Chinese city has largest community of Africans in Asia More

Video Legendary Lebanese Actress, Singer Sabah Dies at 87

Music and film diva, affectionately called 'Sabbouha' by millions of her fans, performed at Carnegie Hall in New York, Royal Albert Hall in London, Olympia in Paris, Sydney Opera House in Sydney More

This forum has been closed.
Comments
     
There are no comments in this forum. Be first and add one

Featured Videos

Your JavaScript is turned off or you have an old version of Adobe's Flash Player. Get the latest Flash player.
Aung San Suu Kyi: Myanmar Opposition to Keep Pushing for Constitutional Changei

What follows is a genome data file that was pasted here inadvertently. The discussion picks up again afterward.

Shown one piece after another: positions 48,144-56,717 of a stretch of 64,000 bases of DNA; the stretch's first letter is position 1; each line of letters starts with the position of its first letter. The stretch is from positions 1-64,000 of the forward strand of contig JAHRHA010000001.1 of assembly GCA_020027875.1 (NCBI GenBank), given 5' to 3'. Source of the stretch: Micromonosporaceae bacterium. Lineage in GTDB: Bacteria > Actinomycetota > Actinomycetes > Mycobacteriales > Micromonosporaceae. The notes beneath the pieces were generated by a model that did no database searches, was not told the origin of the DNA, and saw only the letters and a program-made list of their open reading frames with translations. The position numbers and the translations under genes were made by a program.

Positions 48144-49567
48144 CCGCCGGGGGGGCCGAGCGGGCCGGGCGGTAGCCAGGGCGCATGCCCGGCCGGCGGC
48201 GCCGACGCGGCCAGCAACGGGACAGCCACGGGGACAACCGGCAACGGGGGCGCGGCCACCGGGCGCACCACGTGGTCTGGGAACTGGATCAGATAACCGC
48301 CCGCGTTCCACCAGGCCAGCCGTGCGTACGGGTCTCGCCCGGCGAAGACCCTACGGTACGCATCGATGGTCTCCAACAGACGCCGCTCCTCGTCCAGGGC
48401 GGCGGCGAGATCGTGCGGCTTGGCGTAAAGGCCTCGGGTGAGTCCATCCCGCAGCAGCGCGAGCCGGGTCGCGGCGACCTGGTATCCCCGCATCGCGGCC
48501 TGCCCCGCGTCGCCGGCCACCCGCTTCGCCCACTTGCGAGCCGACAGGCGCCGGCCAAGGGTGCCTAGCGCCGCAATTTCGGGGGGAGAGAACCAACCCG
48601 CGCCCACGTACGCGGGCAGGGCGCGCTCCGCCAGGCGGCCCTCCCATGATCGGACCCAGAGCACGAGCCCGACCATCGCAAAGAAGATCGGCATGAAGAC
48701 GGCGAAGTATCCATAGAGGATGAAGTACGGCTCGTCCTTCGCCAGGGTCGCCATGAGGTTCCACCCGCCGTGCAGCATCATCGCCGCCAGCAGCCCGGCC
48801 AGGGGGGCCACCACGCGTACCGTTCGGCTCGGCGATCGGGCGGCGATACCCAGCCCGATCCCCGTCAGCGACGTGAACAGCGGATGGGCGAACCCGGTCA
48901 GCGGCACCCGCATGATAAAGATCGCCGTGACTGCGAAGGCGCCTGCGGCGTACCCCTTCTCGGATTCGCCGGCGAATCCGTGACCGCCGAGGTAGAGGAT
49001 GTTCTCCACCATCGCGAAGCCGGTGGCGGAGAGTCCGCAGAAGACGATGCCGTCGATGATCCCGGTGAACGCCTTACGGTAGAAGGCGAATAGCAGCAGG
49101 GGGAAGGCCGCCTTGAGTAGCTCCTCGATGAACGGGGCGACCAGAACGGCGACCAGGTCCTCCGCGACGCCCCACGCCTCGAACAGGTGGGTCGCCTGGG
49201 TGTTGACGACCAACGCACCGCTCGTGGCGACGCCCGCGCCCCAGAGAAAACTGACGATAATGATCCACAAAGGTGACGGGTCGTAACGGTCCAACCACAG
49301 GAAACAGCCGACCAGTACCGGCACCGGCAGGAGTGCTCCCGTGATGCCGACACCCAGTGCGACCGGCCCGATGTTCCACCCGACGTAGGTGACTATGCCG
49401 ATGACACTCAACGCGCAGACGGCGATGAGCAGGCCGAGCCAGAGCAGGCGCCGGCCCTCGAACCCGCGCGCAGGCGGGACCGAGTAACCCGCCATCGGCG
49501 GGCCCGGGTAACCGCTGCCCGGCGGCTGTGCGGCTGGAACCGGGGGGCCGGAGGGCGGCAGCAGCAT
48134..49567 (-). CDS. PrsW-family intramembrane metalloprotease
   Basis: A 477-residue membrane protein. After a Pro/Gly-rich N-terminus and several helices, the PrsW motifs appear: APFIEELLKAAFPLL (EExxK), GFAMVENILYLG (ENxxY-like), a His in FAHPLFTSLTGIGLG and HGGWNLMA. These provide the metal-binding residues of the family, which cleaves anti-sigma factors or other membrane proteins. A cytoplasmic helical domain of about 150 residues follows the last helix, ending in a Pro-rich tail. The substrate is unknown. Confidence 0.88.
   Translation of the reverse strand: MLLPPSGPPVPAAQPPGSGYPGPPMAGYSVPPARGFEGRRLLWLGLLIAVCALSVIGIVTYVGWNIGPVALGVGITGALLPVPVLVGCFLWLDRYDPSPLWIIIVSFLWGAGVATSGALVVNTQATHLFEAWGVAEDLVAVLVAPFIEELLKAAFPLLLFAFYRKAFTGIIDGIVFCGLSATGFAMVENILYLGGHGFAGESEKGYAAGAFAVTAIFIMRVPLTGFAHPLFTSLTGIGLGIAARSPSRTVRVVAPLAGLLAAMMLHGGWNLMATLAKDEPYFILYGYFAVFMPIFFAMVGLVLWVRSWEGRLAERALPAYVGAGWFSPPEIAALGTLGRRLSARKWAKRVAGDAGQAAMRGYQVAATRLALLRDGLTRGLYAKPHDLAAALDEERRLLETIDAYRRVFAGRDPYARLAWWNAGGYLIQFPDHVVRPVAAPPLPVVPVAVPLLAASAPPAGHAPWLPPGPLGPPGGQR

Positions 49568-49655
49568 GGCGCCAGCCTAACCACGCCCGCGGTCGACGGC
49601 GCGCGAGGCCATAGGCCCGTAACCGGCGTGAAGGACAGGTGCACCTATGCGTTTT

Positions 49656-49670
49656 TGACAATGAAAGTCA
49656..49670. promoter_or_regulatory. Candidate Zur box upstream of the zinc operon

X
November 24, 2014 10:09 PM
Myanmar opposition leader Aung San Suu Kyi says she and her supporters will continue pushing to amend a constitutional clause that bars her from running for president next year. VOA's Than Lwin Htun reports from the capital Naypyitaw in this report narrated by Colin Lovett.
Video

Video Aung San Suu Kyi: Myanmar Opposition to Keep Pushing for Constitutional Change

Myanmar opposition leader Aung San Suu Kyi says she and her supporters will continue pushing to amend a constitutional clause that bars her from running for president next year. VOA's Than Lwin Htun reports from the capital Naypyitaw in this report narrated by Colin Lovett.
Video

Video Mali Attempts to Shut Down Ebola Transmission Chain

Senegal and Nigeria were able to stop small Ebola outbreaks by closely monitoring those who had contact with the sick person and quickly isolating anyone with symptoms. Mali is now scrambling to do the same. VOA’s Anne Look reports from Mali on what the country is doing to shut down the chain of transmission.
Video

Video Ukraine Marks Anniversary of Deadly 1930s Famine